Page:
Research Papers

Combined Airfoil and Snubber Design Optimization of Turbine Blades With Respect to Friction Damping

[+] Author and Article Information
Matthias Hüls

Siemens AG,
Mellinghofer Straße 55,
Mülheim a. d. Ruhr 45473, Germany
e-mail: matthias.huels@siemens.com

Lars Panning-von Scheidt

Institute of Dynamics and Vibration Research,
Leibniz University Hannover,
Hannover 30167, Germany
e-mail: panning@ids.uni-hannover.de

Jörg Wallaschek

Institute of Dynamics and Vibration Research,
Leibniz University Hannover,
Hannover 30167, Germany
e-mail: wallaschek@ids.uni-hannover.de

1Corresponding author.

Manuscript received March 1, 2018; final manuscript received June 25, 2018; published online July 26, 2018. Assoc. Editor: Rakesh Srivastava.

J. Turbomach 140(8), 081007 (Jul 26, 2018) (11 pages) Paper No: TURBO-18-1048; doi: 10.1115/1.4040679 History: Received March 01, 2018; Revised June 25, 2018

A major concern for new generations of large turbine blades is forced and self-excited (flutter) vibrations, which can cause high-cycle fatigue (HCF). The design of friction joints is a commonly applied strategy for systematic reduction of resonance amplitudes at critical operational conditions. In this paper, the influence of geometric blade design parameters onto the damped system response is investigated for direct snubber coupling. A simplified turbine blade geometry is parametrized and a well-proven reduced-order model for turbine blade dynamics under friction damping is integrated into a 3D finite element tool-chain. The developed process is then used in combination with surrogate modeling to predict the effect of geometric design parameters onto the vibrational characteristics. As such, main and interaction effects of design variables onto static normal contact force and resonance amplitudes are determined for a critical first bending mode. Parameters were found to influence the static normal contact force based on their effect on elasticity of the snubber, torsional stiffness of the airfoil and free blade untwist. The results lead to the conclusion that geometric design parameters mainly affect the resonance amplitude equivalent to their influence on static normal contact force in the friction joint. However, it is demonstrated that geometric airfoil parameters influence blade stiffness and are significantly changing the respective mode shapes, which can lead to lower resonance amplitudes despite an increase in static contact loads. Finally, an evolutionary optimization is carried out and novel design guidelines for snubbered blades with friction damping are formulated.

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Fig. 1

Blade and snubber design parameter

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Fig. 2

Airfoil section design parameter

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Fig. 3

Effect of normalized airfoil parameters on hub (0) and tip (1) section

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Fig. 4

Contact interface geometry and discretization

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Fig. 5

Snubber blade twist-back geometry

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Fig. 6

Estimated closing speed nc as a function of standstill tangential snubber gap g0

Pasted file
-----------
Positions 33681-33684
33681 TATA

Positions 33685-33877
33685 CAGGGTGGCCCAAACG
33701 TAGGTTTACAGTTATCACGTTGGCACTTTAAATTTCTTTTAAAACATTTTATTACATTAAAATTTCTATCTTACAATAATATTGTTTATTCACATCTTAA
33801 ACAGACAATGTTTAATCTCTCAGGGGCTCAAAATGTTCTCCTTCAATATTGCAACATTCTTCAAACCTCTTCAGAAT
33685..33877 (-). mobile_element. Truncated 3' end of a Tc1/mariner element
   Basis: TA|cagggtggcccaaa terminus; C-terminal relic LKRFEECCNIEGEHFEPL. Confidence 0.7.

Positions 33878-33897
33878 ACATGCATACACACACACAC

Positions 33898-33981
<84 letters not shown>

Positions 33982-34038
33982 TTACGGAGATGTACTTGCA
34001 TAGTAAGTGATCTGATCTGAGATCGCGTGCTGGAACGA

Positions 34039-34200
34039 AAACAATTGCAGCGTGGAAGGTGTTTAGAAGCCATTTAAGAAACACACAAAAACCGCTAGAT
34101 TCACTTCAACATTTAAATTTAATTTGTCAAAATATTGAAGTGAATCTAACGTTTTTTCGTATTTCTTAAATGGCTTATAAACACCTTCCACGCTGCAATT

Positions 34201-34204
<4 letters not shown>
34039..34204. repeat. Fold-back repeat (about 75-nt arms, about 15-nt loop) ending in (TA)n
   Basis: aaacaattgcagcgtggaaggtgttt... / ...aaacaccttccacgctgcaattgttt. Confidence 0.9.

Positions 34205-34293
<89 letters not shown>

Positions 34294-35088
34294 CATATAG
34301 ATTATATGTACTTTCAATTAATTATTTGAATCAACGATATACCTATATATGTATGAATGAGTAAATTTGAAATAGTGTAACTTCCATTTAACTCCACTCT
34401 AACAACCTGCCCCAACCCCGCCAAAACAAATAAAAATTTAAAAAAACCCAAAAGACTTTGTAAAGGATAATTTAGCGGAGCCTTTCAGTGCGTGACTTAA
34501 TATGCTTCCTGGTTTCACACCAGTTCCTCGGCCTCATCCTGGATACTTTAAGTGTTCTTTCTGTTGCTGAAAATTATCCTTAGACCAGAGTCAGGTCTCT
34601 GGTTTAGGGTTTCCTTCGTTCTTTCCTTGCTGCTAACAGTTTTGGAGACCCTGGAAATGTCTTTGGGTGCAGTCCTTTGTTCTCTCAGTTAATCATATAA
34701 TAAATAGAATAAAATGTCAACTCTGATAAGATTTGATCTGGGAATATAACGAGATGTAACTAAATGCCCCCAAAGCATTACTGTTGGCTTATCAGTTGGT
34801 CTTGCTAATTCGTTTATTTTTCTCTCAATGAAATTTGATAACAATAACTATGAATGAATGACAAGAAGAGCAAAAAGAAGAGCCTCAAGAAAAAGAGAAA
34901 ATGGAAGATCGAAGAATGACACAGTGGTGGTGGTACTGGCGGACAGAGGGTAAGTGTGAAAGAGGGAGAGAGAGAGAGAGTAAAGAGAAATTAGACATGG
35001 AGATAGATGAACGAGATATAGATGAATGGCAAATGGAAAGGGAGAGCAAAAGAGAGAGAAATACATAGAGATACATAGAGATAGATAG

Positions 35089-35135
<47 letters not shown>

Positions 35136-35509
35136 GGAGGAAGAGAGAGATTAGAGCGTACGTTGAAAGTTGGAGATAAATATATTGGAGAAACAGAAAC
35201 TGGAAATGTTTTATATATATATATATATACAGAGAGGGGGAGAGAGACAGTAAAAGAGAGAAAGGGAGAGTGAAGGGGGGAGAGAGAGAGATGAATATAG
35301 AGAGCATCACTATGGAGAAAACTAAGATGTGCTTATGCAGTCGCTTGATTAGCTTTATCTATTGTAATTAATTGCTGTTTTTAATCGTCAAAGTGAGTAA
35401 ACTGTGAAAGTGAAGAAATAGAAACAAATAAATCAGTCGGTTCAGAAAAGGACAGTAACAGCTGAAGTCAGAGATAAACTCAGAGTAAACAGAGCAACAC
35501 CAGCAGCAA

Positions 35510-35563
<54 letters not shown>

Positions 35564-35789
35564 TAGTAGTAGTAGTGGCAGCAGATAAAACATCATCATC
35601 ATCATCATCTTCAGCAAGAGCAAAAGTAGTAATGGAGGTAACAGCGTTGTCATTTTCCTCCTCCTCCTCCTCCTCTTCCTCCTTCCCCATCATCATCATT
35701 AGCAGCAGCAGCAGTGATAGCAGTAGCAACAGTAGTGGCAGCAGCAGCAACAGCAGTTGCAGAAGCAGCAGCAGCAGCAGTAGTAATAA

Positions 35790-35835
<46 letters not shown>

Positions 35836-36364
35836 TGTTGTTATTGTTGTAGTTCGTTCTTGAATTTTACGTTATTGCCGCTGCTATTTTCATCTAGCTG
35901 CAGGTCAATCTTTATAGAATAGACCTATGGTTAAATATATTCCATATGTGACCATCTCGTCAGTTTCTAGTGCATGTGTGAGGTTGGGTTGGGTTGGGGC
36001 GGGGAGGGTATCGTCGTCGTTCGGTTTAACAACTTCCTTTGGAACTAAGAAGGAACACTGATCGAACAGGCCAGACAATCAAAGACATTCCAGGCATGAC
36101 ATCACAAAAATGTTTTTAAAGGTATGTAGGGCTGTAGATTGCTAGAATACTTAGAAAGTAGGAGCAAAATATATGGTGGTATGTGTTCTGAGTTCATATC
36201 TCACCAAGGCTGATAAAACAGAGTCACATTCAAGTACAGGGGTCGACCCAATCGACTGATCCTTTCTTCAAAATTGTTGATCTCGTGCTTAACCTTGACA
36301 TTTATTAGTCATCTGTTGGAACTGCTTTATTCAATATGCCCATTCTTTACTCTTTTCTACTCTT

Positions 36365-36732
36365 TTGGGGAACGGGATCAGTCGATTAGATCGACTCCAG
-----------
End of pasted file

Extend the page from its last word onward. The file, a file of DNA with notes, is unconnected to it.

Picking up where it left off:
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Fig. 7

Exemplary damping performance curve (resonance amplitude U as function of stimulus s) for first bending type vibrational motion

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Fig. 8

Meshed geometry of baseline design with monitor node

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Fig. 10

Relation between snubber normal contact force F0 and resonance amplitude at nominal stimulus U(s = snom) and frequency f1 for first bending type vibrational motion

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Fig. 11

Main effects of design parameter onto static normal snubber contact force F0 and resonance amplitude of first bending type vibrational motion at nominal stimulus U(s = snom)

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Fig. 12

Main effects of design parameter onto torsional stiffness Kt and free untwist δθ at full speed

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Fig. 13

(a) Resonance amplitude as function of stimulus, (b) equivalent logarithmic decrement damping, and (c) magnitude of generalized coordinates (participation of uncoupled modes) for modes one to four along with the ratio of dissipated energy in the friction joint Wfrict relative to the total dissipated energy including viscous damping Wvisc. Results shown for different snubber cross-sectional shapes and radial positions rn,s.

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Fig. 14

Uncoupled modeshapes of 1F, 2F, 1T, and 2T modes

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Fig. 15

Scatter plot of (a) resonance amplitude at maximum stimulus versus resonance amplitude at nominal stimulus with vertical snubber length. (b) resonance amplitude at nominal stimulus versus static normal contact force with radial snubber position. (c) required standstill snubber gap versus static normal contact force with radial snubber position.

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Fig. 16

Baseline and optimized design parameter with respect to baseline (0), minimum (–1), and maximum (1) values

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Fig. 17

Baseline and optimum blade geometry

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Fig. 18

Damping performance curves for baseline and optimized design parameters



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